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Police and Crime

South Wales and Gwent Police to use new facial recognition app

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close up photo of man with laser lines on his face

Police officers in South Wales and Gwent are to become the first in the UK to develop and use technology to identify wanted individuals in real time through a new facial recognition app on their mobile phones.

South Wales Police say it will enable officers to confirm the identity of a wanted suspect almost instantly even if that suspect provides false or misleading details, thereby securing their quick arrest. Cases of mistaken identity will be easily resolved and without the need for a trip to a police station or custody suite.

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During the testing phase, which will last for 3 months, the app – known as Operator Initiated Facial Recognition- will be used initially by 70 officers from South Wales Police and Gwent Police.

Assistant Chief Constable Mark Travis, of South Wales Police, said: “This new app means that with the taking of a single photograph which is then compared to the police database, officers can easily and quickly answer the question of ‘Are you really the person we are looking for?’. When dealing with a person of interest during their patrols in our communities, officers will be able to access instant information allowing them to identify whether the person stopped is, or is not, the person they need to speak to, without having to return to a police station.

“I want to stress that this new technology doesn’t replace traditional means of identifying people and that our police officers will only be using the new technology in instances where it is both necessary and proportionate to do so with, as always, the end goal of keeping that particular individual, or the wider public, safe.”

The Police say that facial recognition is just one way in which technological advancements are being used across South Wales and Gwent forces with the aim of making the work of police officers easier and faster so that they can have more time to work at keeping communities safe.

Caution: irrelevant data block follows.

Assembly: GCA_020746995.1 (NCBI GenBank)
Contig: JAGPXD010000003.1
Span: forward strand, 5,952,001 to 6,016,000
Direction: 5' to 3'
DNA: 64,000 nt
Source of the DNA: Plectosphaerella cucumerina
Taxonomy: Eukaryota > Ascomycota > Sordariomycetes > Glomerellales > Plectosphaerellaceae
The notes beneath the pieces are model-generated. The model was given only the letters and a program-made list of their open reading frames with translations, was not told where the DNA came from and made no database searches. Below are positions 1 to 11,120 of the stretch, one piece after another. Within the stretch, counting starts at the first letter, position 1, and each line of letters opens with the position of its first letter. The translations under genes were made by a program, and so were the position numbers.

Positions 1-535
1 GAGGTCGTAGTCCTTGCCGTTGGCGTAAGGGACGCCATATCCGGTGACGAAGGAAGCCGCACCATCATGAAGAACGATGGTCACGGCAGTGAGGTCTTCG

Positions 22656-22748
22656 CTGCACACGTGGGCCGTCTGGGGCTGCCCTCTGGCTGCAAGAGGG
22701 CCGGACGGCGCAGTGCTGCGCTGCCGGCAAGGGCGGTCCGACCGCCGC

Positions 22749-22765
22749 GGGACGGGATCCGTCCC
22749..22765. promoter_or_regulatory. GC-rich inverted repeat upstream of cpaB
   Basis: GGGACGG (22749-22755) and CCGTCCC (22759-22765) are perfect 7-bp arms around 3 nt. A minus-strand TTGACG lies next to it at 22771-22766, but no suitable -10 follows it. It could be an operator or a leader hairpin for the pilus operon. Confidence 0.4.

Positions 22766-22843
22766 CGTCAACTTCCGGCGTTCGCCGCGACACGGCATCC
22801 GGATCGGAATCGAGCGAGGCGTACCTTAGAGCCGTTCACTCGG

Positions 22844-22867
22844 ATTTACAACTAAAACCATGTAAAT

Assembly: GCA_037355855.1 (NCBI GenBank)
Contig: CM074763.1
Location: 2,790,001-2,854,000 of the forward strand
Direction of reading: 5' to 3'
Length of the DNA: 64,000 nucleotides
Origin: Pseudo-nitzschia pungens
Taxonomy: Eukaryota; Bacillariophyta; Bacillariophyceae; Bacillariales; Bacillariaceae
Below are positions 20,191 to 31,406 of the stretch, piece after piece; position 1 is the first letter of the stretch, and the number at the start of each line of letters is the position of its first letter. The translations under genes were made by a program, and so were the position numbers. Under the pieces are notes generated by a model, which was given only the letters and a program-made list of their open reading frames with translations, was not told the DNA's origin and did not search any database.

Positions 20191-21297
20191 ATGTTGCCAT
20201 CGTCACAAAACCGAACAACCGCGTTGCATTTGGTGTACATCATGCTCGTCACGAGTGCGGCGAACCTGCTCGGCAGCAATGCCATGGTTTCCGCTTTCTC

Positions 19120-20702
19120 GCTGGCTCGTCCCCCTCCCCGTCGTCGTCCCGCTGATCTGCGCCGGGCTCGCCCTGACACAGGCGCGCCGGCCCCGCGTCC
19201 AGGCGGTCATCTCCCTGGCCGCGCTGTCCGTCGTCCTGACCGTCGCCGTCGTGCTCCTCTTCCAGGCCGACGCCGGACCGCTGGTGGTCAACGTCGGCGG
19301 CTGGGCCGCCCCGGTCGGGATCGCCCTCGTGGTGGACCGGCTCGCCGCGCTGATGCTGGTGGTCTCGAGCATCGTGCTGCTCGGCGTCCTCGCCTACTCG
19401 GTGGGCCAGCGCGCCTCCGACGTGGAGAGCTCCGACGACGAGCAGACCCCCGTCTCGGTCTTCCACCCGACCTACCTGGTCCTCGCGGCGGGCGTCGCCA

Assistant Chief Constable Ian Roberts, of Gwent Police, said: “Embracing technology and innovation is an important part of policing and how we continue to keep people safe. This new mobile app will be a valuable tool to help officers to identify vulnerable or missing people, saving time and reuniting loved ones quicker.

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“This tool can also provide identification of someone who is unconscious or seriously injured and unable to communicate who they are. By using this technology we are preventing harm, helping those in need and keeping our communities safe.”

South Wales Police and Crime Commissioner Alun Michael added: “I undertake close scrutiny of the operational decisions on the introduction of technology and subject each new step to independent oversight and scrutiny because of the ethical and social concerns that have been expressed over the use of facial recognition technology. People want to know that members of the public who have done nothing wrong are not being subjected to inappropriate surveillance and that their privacy will be fully respected and protected. However, people also want us to keep them safe and to use the technology to apprehend people who have committed serious offences and take them off the streets. As a result of our robust systems of scrutiny and challenge I can provide assurance to the public that we are getting that balance right. We are committed to protecting human rights as well as keeping the public safe.

“It’s important to remember that police officers have always been able to spot a person who is wanted for a crime and stop them in the street. The difference with the use of this technology is simply the speed and accuracy with which the individual can be identified and arrested and the speed with which a person who is not wanted by the police can be allowed to go on their way.”

Facial recognition has proved controversial in the past for South Wales Police, with a previous automated system used by the force deemed unlawful following a Court of Appeal hearing in August 2020.

The case was brought by civil rights group Liberty and Mr Ed Bridges from Cardiff who objected to his image being captured by the automated system, saying this breached his human rights, and being identified by the automated system brought him distress.

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At the time of the ruling Mr Bridges said: “I’m delighted that the court has agreed that facial recognition clearly threatens our rights.

“This technology is an intrusive and discriminatory mass surveillance tool.

“For three years now, South Wales Police has been using it against hundreds of thousands of us, without our consent and often without our knowledge.

“We should all be able to use our public spaces without being subjected to oppressive surveillance.”

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